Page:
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A sweet note of religious harmony in Indonesia

Shift in thought

A court in the world’s most populous Muslim country bans religious discrimination by the government, creating a legal beacon for the region and Islamic world.

A Muslim student holds a book in a class at a school in Cikawao village of Majalaya, West Java province, Indonesia,
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In Myanmar (Burma), the Muslim minority is on the run from extremists in the Buddhist majority. In nearby Malaysia, some in the Muslim majority refuse to do business with the Hindu minority. In the Philippines, Islamic terrorists target the Christian majority with bombs and bullets.

Amid such religious tensions in Southeast Asia, it is worth noting that the Constitutional Court of Indonesia issued a ruling Nov. 7 that upholds religious freedom. It ordered the government to no longer discriminate against people whose faith is not one of the six religions that have been officially recognized since 1965 (Islam, Roman Catholicism, Protestantism, Hinduism, Buddhism, and Confucianism). Instead, officials must ensure equality before the law regardless of a person’s faith and honor the Constitution’s guarantee of “freedom of religion and worship.”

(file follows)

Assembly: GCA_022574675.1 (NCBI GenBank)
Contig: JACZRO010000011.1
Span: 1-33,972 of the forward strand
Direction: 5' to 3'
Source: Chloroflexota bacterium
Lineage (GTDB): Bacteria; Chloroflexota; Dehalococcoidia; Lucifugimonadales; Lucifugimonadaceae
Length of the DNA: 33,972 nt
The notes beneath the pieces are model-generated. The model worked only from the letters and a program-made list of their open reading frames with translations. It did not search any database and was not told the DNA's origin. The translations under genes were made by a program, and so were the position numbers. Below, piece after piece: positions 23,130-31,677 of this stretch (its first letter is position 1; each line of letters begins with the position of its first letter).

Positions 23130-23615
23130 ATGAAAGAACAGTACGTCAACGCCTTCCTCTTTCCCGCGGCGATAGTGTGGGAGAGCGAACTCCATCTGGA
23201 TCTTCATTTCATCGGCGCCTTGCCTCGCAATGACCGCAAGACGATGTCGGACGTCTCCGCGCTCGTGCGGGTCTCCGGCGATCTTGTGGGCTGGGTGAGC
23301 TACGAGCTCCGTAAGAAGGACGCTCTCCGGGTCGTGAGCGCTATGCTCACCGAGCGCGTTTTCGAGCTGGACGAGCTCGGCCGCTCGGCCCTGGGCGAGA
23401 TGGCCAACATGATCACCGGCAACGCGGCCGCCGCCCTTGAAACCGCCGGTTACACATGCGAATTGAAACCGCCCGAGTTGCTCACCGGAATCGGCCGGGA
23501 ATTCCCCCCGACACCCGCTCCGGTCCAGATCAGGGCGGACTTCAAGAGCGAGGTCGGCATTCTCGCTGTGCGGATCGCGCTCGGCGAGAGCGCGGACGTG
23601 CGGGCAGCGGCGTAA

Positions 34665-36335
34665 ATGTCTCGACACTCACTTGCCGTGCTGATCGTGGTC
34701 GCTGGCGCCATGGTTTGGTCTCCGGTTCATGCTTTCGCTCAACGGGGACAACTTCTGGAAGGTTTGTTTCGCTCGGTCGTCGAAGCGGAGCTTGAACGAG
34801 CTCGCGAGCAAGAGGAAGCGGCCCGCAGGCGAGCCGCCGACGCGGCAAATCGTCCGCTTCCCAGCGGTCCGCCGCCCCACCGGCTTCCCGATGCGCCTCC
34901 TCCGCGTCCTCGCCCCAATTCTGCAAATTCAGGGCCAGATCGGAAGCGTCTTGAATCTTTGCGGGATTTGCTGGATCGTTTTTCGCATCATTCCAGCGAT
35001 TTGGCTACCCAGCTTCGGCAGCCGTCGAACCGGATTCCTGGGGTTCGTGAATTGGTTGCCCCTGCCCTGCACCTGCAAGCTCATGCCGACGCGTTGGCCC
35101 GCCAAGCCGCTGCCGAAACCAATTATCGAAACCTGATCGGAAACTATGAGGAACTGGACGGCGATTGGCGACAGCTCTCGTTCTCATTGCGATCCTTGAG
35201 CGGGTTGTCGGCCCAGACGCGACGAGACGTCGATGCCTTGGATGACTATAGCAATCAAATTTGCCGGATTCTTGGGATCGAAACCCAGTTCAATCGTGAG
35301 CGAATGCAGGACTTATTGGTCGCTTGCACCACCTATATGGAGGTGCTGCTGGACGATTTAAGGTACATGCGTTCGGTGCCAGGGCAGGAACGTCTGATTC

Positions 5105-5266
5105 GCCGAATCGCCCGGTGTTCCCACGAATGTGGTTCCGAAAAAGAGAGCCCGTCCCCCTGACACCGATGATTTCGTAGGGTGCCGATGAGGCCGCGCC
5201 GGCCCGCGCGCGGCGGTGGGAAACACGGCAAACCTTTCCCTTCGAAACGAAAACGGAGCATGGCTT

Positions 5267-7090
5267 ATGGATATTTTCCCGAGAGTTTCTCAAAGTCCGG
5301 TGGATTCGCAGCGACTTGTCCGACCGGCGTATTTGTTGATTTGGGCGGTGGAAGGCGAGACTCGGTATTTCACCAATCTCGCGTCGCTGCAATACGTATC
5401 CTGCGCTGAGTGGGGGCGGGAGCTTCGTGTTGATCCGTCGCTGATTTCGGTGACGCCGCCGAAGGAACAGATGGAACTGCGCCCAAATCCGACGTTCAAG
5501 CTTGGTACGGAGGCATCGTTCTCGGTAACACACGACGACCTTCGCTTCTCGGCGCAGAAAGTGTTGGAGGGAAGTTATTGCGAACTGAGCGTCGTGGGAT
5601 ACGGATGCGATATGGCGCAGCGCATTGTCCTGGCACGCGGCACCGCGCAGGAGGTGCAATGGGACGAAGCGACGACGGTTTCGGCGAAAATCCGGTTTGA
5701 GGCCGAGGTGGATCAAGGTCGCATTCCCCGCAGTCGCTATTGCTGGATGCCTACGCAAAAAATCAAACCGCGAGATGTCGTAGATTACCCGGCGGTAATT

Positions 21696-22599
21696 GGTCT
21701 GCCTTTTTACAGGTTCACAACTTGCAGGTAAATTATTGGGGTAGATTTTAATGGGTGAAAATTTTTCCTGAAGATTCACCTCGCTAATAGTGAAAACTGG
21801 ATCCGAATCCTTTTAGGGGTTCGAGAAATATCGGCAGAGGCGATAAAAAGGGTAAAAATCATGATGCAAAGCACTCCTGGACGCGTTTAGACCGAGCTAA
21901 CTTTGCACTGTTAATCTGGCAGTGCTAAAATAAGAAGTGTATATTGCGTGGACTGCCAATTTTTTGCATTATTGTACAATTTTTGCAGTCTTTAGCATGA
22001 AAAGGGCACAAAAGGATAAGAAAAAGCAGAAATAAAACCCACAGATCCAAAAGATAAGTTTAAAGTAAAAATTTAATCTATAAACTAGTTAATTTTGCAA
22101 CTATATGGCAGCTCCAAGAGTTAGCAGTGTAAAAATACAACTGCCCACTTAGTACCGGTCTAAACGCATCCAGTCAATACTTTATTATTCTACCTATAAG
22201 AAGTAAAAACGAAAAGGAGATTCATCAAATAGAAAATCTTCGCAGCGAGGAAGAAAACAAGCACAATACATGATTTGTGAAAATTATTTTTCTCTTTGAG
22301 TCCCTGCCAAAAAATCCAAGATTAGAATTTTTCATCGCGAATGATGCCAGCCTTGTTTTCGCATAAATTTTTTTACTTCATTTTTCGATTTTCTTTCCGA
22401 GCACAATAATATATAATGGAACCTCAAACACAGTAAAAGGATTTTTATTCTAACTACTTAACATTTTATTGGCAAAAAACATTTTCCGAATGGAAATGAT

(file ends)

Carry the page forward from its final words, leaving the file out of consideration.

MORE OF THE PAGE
The ruling serves not only as a legal beacon for one corner of Asia but also for much of the Islamic world. Indonesia is the world’s most populous Muslim nation with close to 90 percent of its 260 million people identifying as Muslim. While it has a mixed record of tolerance toward non-Muslims, it is widely admired among many in the Middle East as a model for harmony between different religions.

The country’s reputation, however, has lately been challenged by a rise in groups seeking a nondemocratic caliphate and by a number of terrorist attacks committed by Islamic militants since 2000. In May, a recent former governor of the capital region was jailed on charges of blasphemy against Islam. And in many local areas, the rights of religious minorities are restricted.

The high court’s ruling is one step toward containing such religious intolerance. In September, President Joko Widodo called on universities to promote the official ideology of secular rule. He appointed a special envoy for interfaith dialogue and cooperation. And, in a controversial move, the government passed a law that outlaws any civil organization that violates or threatens Indonesia’s pluralist tradition. One group, Hizb ut-Tahrir Indonesia, has already been banned.

“Moderate Muslims are too quiet. We have to become radical moderates,” said Abdul Mu’ti, secretary-general of the Muslim reformist group Muhammadiyah, at a recent conference.

A few other Muslim-majority countries, such as Tunisia, have notched some success in religious tolerance. Indonesia bears watching as it puts its faith in equality into equality between faiths.

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